Granger gave him two hours before she interrupted. Two hours more than he'd expected, really, but it broke his concentration all the same.

"Look, we're thinking of taking them back to the Burrow for the night if you can't sort this out before bedtime," Granger said, glancing around the lab. "This really isn't a place for children."

"So I've heard." He didn't point out how much of his childhood he'd spent in the Malfoy lab with Severus or his mother. Four years after the Battle of Hogwarts, Severus' name was still somewhat touchy among those who'd fought.

"So you're all right if we leave, then?" She watched him; Merlin knew what for. He rubbed his temples to clear the fog of research gone too far and winced at the sound of squawking children when the door opened again.

"Well?" the Weaselette hissed. "Are we taking them home now or what? I think they're getting hungry and it's long since past their nap."

"What? Yeah, yeah." He waved a hand in dismissal, then cursed his own impetuousness. "No, sod it, not yet. It's a rush job, yeah? So I'll need access to at least one of them to monitor any changes in their condition." He thought it best not to mention the possible solution testing. Parents were notoriously squeamish about that sort of thing and under the circumstances, he thought he should consider these parents particularly attached. "Shall I ask Lovegood if she minds Longbottom staying?"

"We were hoping to keep them all together," Granger said. "You know, around children their own age so they wouldn't be as frightened." She glanced around his lab again, obviously disapproving of it as any place for children long term. "Were you planning to keep him in their little conference room, then?"

"No, I thought I might look through the Malfoy library for a bit. He can stay in Teddy's wing if he likes. There's loads of space there." Besides which, Pansy was due back with Teddy shortly and he could only imagine what she'd make of this mess if he wasn't there to collect the boy. Bad enough he'd had to call her in to Teddy-watch when he'd been called in to work. Right inconvenient, the Black sisters naffing off to the Continent like this, extended holiday or no.

Something glinted in Granger's eyes, something almost…Slytherin. Only years of Malfoy training kept him from gulping. "How much space?"


Until the last of the party stepped through his Floo, it didn't sink in that the whole escapade meant he was essentially hosting a sleepover at the Manor. Not that he minded, precisely, as he'd had Teddy over often enough to have child-proofed the place, but it was a bit baffling, all told.

The wee Weasleys held Granger's hands in what appeared to be momentary docility. Wouldn't last, he suspected, but it was better than instant rampage and wild magic, which was good.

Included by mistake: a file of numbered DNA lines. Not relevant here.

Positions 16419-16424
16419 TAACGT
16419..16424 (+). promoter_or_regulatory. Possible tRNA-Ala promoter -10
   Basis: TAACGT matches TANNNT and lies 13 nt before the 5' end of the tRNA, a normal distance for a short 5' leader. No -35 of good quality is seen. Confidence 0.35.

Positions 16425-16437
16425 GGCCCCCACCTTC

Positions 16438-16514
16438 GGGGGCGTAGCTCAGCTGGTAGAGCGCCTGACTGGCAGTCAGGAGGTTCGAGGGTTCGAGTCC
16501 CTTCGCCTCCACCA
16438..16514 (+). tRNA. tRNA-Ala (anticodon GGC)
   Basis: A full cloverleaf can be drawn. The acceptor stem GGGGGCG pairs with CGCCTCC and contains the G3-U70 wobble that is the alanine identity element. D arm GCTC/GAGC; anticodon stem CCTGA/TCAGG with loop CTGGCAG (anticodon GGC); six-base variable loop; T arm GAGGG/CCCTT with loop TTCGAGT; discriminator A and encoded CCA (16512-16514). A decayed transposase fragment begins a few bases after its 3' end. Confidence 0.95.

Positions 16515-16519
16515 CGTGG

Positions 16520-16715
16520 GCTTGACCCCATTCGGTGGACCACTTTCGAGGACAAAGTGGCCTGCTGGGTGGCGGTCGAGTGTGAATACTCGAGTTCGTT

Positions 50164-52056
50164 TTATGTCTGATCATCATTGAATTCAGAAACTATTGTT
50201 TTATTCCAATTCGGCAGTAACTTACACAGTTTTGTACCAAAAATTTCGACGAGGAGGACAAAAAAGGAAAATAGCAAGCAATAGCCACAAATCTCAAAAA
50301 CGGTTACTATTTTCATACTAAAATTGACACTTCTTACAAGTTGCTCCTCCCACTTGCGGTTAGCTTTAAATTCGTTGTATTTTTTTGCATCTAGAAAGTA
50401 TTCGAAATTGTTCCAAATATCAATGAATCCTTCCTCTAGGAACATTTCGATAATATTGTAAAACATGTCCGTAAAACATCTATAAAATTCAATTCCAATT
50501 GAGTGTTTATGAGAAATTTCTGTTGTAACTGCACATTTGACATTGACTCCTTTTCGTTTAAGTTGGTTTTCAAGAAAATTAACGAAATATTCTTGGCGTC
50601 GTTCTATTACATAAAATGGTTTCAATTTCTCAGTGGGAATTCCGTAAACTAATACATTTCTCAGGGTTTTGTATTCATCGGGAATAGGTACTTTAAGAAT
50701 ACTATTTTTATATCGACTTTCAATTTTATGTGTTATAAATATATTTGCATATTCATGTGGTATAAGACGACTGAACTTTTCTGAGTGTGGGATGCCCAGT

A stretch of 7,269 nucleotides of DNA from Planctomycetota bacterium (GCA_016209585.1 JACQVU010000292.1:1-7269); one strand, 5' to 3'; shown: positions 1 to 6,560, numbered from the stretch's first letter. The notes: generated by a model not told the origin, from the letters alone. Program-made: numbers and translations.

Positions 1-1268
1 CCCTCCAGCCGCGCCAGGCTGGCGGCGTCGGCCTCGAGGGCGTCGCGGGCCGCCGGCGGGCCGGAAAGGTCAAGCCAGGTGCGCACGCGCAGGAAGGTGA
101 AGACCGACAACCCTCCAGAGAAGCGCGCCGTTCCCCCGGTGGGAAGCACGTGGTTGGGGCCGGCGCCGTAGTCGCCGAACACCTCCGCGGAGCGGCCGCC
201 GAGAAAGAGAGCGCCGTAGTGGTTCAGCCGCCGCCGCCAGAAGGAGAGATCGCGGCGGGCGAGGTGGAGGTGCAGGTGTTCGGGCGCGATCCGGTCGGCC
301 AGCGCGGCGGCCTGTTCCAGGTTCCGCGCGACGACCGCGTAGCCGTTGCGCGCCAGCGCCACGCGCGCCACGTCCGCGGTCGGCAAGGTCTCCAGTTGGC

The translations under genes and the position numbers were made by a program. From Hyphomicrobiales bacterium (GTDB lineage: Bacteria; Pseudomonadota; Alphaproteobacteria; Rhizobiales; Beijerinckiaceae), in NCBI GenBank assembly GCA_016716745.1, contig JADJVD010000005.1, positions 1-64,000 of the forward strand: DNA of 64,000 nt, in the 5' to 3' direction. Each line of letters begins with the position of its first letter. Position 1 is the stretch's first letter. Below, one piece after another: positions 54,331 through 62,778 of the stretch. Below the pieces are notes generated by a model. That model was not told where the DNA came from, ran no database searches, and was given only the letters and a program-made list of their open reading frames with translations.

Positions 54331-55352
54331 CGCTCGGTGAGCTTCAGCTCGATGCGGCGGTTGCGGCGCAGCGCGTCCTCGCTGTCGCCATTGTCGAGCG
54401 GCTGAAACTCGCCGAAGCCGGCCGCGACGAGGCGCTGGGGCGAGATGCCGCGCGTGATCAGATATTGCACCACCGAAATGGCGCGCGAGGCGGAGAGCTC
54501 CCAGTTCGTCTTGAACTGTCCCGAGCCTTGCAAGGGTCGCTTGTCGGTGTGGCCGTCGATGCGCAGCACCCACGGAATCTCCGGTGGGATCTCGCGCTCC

Little Longbottom held Lovegood's hand, sheepish and smiling sweet.

Tiny Potter held the Weaselette's hand all right, but only a total twit would miss the way the boy shuffled uncomfortably, the shy looks he gave his surroundings. Tiny Potter, Draco suspected, wanted to bolt.

Well, wasn't that interesting?

"C'mon, you lot, let's find the nursery and get you all settled, yeah?"

The wee Weasleys looked at each other — and there was trouble, right there — and beamed. Little Longbottom moved closer to Lovegood, hiding behind her robes. Tiny Potter shuffled his feet and cast a quick, frightened glance at the Weaselette, who's face pinched at something.

"You have a nursery?" she asked.

Draco raised a brow. "You're in the Malfoy ancestral manor, She-Weasel. Home of every Malfoy heir for centuries. You thought we were hatched from pods ready for Hogwarts?"

Granger opened her gob, undoubtedly to chastise him for something, but Lovegood stepped up instead.

"Now now, children, let's play nice, shall we?"

It grated only slightly that Lovegood wasn't looking at the nursery schoolers when she spoke.


"Uncle Dragon!" He heard the shout from across the foyer and braced as he crouched, because experience said anything less was foolishness. Teddy Lupin might look small and harmless, but he barrelled like nobody's business and he'd mastered the bear hug early.

"Teddy Cub." He caught the small projectile cousin and squeezed, part crush, part rib-tickle, just to hear Teddy's infectious laughter rolling through the Manor's too-quiet halls. How his parents had managed once he'd outgrown such sounds was beyond him — without Teddy there to lighten the atmosphere, he sometimes thought the place would stew in its own bleak memory.

As always, he found Teddy's face a rough, childish mirror of his own when he pulled back. Another Metamorphmagus for the family tree, he supposed, good-natured as Lupin — what he'd heard of the man's memory, anyway — and irrepressible as tales of his cousin Dora.